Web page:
Mark Osler, a law professor at the University of St. Thomas, believes we should stop arresting scores of low-level drug dealers and start interdicting drug money in high places. This concise form of his unique take on drug policy appeared in the Huffington Post. If you are intrigued by Professor Osler’s thesis but aren’t sure about the details, an in-depth statement of his argument can be found here. Highly recommended.
By Mark Osler
The war on drugs is over. Drugs won.
There seem to be two common answers as to what to do next. The political establishment (including the Obama administration) largely supports doing the same things we always have — locking up lots of people who are selling, making or carrying drugs. Meanwhile, increasingly vocal groups of reformers on both the right and left support the legalization of narcotics.
They are all wrong. Supporters of the same tactics we have pursued for decades need to recognize the failure of that enterprise. Many drugs are cheaper, purer, and more widely available now than they were twenty years ago. Legalization proponents, meanwhile, ignore the dire social consequences of narcotics like crack cocaine and methamphetamine (they have a stronger argument in relation to marijuana). There simply is no ignoring the way hard drugs can rip apart the social fabric of a family or community — especially in areas that are already economically vulnerable.
There is a third way, however, and it is worth pursuing in relation to hard drugs. Narcotics trafficking is a business, and we need to make that business fail. Our primary tactic thus far has been to try to deprive the traffickers of low-wage labor by incarcerating the street dealers, mules, and local managers within that business. No wonder it hasn’t worked — we have done this in an economy awash in available low-wage laborers who have few other opportunities. There is an endless line of replacements for the workers we incarcerate.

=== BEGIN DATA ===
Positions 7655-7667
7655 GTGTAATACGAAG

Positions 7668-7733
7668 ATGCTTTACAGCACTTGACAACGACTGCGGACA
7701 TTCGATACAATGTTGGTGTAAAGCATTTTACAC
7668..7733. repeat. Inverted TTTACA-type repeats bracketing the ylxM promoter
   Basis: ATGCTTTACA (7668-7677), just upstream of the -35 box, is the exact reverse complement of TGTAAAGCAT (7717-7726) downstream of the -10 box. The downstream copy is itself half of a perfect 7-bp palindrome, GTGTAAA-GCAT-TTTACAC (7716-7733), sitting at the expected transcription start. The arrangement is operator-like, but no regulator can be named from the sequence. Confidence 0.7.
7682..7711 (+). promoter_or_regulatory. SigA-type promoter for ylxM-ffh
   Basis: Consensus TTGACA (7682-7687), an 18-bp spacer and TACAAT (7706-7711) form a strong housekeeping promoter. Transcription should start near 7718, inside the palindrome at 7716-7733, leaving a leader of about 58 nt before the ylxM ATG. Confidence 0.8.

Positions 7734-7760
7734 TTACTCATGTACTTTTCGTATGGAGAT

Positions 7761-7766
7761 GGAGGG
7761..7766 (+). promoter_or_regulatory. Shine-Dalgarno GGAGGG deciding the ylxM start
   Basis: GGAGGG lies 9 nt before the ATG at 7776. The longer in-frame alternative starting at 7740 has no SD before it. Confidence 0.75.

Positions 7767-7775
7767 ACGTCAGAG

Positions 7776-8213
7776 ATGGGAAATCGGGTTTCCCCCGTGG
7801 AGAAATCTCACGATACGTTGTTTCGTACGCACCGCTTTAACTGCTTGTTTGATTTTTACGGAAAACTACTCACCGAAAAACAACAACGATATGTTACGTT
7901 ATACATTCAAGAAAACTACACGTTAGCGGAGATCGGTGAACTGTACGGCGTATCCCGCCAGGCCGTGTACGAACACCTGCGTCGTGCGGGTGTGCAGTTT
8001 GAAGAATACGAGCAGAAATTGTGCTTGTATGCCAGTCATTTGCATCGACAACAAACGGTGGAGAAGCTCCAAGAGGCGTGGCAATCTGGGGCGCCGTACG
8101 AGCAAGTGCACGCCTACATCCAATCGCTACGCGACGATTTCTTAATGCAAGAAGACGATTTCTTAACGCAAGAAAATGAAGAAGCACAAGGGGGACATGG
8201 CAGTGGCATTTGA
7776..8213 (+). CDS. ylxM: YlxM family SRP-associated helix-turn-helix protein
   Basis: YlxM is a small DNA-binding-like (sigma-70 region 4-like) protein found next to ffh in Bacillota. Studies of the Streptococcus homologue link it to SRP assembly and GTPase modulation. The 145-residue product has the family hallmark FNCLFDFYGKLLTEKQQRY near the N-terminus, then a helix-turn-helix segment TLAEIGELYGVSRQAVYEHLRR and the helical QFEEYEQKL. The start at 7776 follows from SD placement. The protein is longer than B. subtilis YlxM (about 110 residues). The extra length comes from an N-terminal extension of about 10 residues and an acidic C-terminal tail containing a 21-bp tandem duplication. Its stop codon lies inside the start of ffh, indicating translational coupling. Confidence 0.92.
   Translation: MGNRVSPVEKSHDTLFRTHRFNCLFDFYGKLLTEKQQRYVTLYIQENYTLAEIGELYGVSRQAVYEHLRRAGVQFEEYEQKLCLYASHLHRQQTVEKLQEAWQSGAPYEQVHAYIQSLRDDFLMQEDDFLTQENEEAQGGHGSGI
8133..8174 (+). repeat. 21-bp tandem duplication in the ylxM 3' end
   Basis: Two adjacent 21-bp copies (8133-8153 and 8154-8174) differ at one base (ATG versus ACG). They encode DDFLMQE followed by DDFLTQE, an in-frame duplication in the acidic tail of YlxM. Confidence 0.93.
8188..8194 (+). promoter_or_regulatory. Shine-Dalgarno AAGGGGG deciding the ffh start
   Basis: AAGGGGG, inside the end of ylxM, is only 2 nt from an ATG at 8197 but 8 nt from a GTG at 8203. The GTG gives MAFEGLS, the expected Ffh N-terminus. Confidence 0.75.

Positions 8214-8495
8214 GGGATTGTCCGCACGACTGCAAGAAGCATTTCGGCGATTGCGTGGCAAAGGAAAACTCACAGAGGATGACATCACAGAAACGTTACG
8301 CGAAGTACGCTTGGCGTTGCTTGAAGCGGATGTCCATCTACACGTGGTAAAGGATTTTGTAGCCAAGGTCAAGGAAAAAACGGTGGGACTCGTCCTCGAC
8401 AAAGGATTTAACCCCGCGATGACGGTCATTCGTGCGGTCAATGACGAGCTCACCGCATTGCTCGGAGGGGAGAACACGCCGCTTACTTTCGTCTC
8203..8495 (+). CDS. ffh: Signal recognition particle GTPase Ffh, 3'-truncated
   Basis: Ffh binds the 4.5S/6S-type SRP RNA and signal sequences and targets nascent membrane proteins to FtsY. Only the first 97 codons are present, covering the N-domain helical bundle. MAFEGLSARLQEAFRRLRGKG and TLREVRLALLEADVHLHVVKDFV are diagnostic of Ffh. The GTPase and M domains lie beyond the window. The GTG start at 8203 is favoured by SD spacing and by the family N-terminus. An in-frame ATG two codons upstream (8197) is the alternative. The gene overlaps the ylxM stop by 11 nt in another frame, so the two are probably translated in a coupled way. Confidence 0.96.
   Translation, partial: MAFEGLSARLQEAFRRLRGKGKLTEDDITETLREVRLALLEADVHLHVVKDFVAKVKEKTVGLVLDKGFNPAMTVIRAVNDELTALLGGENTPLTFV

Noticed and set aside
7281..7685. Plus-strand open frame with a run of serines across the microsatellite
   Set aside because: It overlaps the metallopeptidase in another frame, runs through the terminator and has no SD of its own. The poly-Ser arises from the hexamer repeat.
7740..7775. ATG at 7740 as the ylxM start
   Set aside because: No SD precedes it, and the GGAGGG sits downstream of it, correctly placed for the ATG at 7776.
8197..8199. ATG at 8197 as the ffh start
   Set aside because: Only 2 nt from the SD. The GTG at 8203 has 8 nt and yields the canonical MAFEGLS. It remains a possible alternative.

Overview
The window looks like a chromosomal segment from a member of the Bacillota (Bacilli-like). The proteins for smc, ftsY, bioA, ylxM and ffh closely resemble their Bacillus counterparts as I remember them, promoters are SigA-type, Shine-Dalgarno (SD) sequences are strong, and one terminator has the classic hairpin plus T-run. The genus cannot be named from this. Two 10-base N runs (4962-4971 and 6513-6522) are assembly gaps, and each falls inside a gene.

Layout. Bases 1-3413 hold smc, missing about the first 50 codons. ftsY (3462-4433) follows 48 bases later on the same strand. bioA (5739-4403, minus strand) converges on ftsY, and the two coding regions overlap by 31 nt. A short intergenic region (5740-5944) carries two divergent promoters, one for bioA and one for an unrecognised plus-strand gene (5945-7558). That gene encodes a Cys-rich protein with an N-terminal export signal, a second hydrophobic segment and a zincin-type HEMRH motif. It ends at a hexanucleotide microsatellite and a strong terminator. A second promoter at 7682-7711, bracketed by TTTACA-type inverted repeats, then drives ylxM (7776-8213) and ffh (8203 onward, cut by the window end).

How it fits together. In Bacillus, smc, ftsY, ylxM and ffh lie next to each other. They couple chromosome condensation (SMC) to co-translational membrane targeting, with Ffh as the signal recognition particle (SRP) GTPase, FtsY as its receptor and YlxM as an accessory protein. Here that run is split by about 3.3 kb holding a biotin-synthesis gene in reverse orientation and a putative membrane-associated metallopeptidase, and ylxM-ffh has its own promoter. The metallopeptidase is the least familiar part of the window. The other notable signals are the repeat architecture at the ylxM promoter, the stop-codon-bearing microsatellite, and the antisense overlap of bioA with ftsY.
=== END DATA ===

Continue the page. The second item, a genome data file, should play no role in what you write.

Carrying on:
Instead of attacking labor, which is plentiful, we should attack the capital flow from the street to source countries. We don’t have to grab all of the money in that stream — just enough of it to exceed the profit margin. Say that a Mexican cocaine exporter is making a healthy 30% profit. If we interdict 31% of the cash flowing back to him over time, we will make him either close up shop or find other markets outside the United States. Unlike labor, capital is difficult for drug networks to find, as traditional loans are unavailable and they cannot sell stock or bonds to raise money. The importance of cash flow is magnified because of these restrictions, and thus more vulnerable.
The time is right for this new focus. Since 9/11, our intense work to de-fund terrorism has led to the development of new techniques and expertise in tracing sophisticated financial transactions. Taking the money out of the flow does not even require a criminal case; a civil forfeiture action will suffice. I’m not talking about the penny-ante forfeitures we pursue too often now, seizing a drug dealer’s car here and a house there — I want to directly attack and convert the millions of dollars streaming back to the source.
Taking the money rather than the people would be both simple and rewarding. We get to keep the money, of course, and narcotics enforcement could become self-financing rather than a drain on state and federal resources. It would take fewer investigators to employ this tactic, and another by-product would be greatly reduced prison costs.
Most importantly, this re-conception of fighting narcotics has a chance of actually working.
Without capital, there is no product — there is no mule carrying drugs over the border, there is no dealer on the street corner, and there is no baby left alone while her mother buys meth. We are a nation that believes in freedom and markets, and we now need to use markets rather than prisons to solve this problem.